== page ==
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Evans sees glass as half-full

Some years have been easier than others, some not easy at all, but Lee Evans always had a way of sounding optimistic even when he wasn't realistic. The veteran receiver is upbeat by nature, the kind of guy who would blow out a tire and celebrate the fact that he had three more.

Evans didn't startle anyone Tuesday when he said he felt better about the upcoming season than he did a year ago, rhetoric all too familiar during training camp. As sources of stability and promise, he pointed toward a second season under Bills coach Chan Gailey and beginning the year with Ryan Fitzpatrick as their starting quarterback.

OK, so it wasn't much. But at least Evans found something. And something is better than nothing.

Evans has always been a team-first guy, and he fell in line with an organization that has turned false hope into a local delicacy. Remember, this is the same outfit that asked its fans to swallow J.P. Losman replacing Drew Bledsoe, Trent Edwards replacing Losman and Fitzpatrick replacing Edwards. Evans has had six starting quarterbacks and four head coaches in his seven seasons.

"It was always some type of quarterback carousel or somebody leaving or something," Evans said. "This year, with things being in place all over again, it gives you a better sense of optimism. Guys are a little more in tune to what's going on. It gives you a good feeling that we're on the same page going into things."

Of course, it's one thing to be on the same page and another to be on the right page. Who knows? Maybe he and Fitz will discover whatever he had with Losman in 2006, when he had 82 catches for 1,292 yards and eight touchdowns. Maybe the Bills' defense can stop the run and give the offense enough snaps to establish some sort of rhythm and success.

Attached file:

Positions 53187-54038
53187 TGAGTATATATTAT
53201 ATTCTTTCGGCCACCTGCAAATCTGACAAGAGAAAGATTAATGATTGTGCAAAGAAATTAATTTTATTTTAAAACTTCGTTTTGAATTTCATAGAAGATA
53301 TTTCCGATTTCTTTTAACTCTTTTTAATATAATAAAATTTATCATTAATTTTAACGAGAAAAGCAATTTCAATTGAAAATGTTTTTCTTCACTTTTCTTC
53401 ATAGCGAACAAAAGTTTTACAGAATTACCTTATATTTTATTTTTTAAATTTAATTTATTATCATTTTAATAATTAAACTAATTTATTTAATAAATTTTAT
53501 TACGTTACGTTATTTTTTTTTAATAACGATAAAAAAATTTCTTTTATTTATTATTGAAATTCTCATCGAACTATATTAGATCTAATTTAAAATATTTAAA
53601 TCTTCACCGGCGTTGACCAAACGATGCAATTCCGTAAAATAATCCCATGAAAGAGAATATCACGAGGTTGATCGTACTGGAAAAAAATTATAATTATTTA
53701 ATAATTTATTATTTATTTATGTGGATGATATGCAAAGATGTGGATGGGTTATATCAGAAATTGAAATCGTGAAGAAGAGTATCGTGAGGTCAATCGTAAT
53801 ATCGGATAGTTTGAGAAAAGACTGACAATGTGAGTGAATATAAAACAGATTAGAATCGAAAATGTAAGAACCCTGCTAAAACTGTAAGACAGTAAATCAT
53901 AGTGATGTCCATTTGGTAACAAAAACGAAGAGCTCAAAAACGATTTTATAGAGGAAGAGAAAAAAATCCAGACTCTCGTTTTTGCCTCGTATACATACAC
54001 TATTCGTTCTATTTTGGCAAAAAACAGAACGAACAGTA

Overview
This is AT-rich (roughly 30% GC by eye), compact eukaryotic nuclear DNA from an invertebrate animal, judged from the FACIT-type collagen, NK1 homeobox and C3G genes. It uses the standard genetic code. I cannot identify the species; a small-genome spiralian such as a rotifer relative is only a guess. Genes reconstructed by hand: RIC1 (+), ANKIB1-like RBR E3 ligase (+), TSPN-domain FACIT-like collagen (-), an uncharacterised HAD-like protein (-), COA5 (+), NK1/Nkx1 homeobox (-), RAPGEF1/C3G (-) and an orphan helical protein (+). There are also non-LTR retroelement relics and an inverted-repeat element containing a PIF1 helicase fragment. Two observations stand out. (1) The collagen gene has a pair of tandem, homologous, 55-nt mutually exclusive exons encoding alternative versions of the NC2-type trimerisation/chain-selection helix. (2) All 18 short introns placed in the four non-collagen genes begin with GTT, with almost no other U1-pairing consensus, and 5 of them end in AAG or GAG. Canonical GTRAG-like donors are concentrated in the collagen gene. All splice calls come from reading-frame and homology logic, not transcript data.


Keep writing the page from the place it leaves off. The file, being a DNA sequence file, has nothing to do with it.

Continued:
Heck, maybe the Bills will even keep the season interesting for a month or more.

The Bills have been so bad for so long that you wonder if veteran players like Evans have the passion beaten out of them. His one winning season came in his rookie year of 2004, when the Bills finished 9-7 and missed the playoffs with Drew Bledsoe at quarterback.

Evans would never say as much, but it must get tiresome walking into camp knowing you have little chance of beating the Patriots, let alone contending for a title. Former defensive end Aaron Schobel left millions of dollars on the table when he retired, saying his heart was no longer in the game. Looking back, Schobel didn't retire from football. He retired from losing.

"It is tough, but that's part of being a professional," Evans said. "You still have to play the game the way it's meant to be played and you still have to compete to win. Anybody could go out there and just play. You still have to motivate yourself, play for your teammates, play for the people in the locker room, to push yourself to win."

The Bills could be better than they were last season, but it's like saying that gasoline prices are expected to be a nickel cheaper next week. Better still isn't good enough. They were 4-12 last season. Eight wins this season would be a major achievement, and it's unlikely unless enough things fall into place.

Evans has done his best to shield himself from such realities for seven full seasons, nearly 6,000 yards receiving and no playoff games. Bledsoe was his last proven QB, and he was at the tail end of his career.

Since then, the Bills have averaged six wins a year.

Evans is a classy guy and competitive player who probably deserved more out of his career. You almost feel sorry for him until you remember that he's in the third year of a four-year contract worth $37.25 million.

The truth is, he could help the cause. He's paid like a No. 1 receiver but hasn't performed like one. Forget the depth chart. He hasn't even been the No. 1 receiver on his team the past two seasons. He still has problems getting open in single coverage and has never been proficient in getting away from double coverage.

He's had two seasons with 1,000 yards receiving or more, five years with fewer than 850 yards. He has only 81 catches for 1,190 yards in the past two seasons combined.

Last year, he had 37 catches for 578 yards, both career lows, in 13 games. If you're looking for a positive spin, consider this: It can't get much worse.

"Any time you go 4-12, you can't look back and say, 'I did everything I can,' " Evans said. "Everybody can improve in one form or another. Coming into this training camp, that's what we're looking to do -- get a little better and find a way to help the football team win."


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